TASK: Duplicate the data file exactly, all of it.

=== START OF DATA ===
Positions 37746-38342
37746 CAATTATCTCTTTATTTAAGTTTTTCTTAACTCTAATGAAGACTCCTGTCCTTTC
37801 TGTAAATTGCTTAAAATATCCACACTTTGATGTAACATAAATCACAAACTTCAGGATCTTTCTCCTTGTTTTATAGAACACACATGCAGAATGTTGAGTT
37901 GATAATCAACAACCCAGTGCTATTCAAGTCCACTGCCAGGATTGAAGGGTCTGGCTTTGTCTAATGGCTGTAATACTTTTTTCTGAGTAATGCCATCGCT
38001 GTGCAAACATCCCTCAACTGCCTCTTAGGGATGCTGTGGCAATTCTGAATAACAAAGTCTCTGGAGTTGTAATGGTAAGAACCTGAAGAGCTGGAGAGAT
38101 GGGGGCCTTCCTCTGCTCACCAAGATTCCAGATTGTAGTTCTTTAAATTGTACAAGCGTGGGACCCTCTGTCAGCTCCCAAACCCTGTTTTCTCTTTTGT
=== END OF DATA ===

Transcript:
Positions 37746-38342
37746 CAATTATCTCTTTATTTAAGTTTTTCTTAACTCTAATGAAGACTCCTGTCCTTTC
37801 TGTAAATTGCTTAAAATATCCACACTTTGATGTAACATAAATCACAAACTTCAGGATCTTTCTCCTTGTTTTATAGAACACACATGCAGAATGTTGAGTT
37901 GATAATCAACAACCCAGTGCTATTCAAGTCCACTGCCAGGATTGAAGGGTCTGGCTTTGTCTAATGGCTGTAATACTTTTTTCTGAGTAATGCCATCGCT
38001 GTGCAAACATCCCTCAACTGCCTCTTAGGGATGCTGTGGCAATTCTGAATAACAAAGTCTCTGGAGTTGTAATGGTAAGAACCTGAAGAGCTGGAGAGAT
38101 GGGGGCCTTCCTCTGCTCACCAAGATTCCAGATTGTAGTTCTTTAAATTGTACAAGCGTGGGACCCTCTGTCAGCTCCCAAACCCTGTTTTCTCTTTTGT